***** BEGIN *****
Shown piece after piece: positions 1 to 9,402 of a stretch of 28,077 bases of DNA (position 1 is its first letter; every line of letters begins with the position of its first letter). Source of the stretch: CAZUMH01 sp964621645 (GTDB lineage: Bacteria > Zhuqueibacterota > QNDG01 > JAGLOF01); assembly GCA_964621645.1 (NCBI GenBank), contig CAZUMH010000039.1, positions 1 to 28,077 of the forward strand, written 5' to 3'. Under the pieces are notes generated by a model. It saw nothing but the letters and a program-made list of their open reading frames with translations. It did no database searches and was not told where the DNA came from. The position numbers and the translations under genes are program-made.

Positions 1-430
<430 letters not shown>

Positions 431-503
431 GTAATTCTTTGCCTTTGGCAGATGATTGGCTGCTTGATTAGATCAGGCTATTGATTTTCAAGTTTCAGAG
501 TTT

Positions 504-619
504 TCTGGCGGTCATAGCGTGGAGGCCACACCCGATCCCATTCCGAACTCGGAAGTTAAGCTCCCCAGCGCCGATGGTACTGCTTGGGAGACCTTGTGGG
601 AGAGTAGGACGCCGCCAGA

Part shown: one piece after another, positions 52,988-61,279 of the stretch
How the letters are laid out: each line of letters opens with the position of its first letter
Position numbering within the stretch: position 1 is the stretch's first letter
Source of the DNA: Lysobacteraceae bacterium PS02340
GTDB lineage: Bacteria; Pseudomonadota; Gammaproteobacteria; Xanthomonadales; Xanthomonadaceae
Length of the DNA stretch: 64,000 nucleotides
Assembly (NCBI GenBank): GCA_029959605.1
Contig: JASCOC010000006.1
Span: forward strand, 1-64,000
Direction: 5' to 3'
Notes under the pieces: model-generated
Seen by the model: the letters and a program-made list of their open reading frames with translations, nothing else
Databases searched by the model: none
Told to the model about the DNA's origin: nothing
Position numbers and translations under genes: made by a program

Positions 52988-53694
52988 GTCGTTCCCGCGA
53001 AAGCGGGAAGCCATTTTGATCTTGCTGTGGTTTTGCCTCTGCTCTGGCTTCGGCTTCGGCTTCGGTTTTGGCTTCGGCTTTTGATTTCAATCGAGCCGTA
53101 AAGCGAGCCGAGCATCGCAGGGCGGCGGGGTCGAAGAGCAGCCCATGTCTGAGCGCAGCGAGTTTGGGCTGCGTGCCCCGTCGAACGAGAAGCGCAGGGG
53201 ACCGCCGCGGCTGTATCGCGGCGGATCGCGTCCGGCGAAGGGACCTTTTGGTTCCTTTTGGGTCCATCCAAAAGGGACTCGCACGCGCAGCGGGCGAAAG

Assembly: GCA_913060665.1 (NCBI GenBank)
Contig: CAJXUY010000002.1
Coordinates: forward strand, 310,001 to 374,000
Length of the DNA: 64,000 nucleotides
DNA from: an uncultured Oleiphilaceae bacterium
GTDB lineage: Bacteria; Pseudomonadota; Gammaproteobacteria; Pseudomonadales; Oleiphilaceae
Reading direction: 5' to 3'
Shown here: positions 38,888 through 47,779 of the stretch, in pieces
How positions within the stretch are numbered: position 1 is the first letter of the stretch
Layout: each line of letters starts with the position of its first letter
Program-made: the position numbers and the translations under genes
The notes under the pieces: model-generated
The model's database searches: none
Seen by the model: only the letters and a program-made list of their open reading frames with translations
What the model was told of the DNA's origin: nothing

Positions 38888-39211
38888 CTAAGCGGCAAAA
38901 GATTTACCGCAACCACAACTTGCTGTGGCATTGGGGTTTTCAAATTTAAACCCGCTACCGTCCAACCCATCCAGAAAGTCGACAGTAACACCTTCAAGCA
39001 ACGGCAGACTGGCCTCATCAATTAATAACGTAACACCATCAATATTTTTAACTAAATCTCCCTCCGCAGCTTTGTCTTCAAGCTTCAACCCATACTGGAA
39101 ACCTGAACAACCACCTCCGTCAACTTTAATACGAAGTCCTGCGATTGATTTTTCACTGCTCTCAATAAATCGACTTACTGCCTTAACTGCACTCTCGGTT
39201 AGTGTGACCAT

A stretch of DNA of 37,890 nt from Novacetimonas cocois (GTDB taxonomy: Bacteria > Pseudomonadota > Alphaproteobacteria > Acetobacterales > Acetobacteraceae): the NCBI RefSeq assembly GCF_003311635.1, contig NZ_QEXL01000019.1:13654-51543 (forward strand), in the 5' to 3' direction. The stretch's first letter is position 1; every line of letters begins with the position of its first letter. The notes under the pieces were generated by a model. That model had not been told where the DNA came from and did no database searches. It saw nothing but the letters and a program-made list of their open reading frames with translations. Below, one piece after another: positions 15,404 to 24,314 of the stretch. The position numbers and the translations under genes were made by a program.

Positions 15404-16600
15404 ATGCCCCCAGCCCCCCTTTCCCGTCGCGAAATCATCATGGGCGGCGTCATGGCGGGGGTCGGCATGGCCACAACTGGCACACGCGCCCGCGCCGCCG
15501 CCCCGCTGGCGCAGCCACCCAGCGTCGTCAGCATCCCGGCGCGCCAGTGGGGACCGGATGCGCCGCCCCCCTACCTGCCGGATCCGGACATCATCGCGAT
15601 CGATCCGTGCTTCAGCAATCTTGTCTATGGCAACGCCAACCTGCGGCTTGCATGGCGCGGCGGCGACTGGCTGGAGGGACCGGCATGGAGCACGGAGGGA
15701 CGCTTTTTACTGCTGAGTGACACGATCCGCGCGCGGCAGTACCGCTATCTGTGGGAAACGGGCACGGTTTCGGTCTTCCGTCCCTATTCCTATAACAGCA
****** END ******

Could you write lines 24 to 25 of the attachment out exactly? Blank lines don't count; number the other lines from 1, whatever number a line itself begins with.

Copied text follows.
Position numbers and translations under genes: made by a program

Positions 52988-53694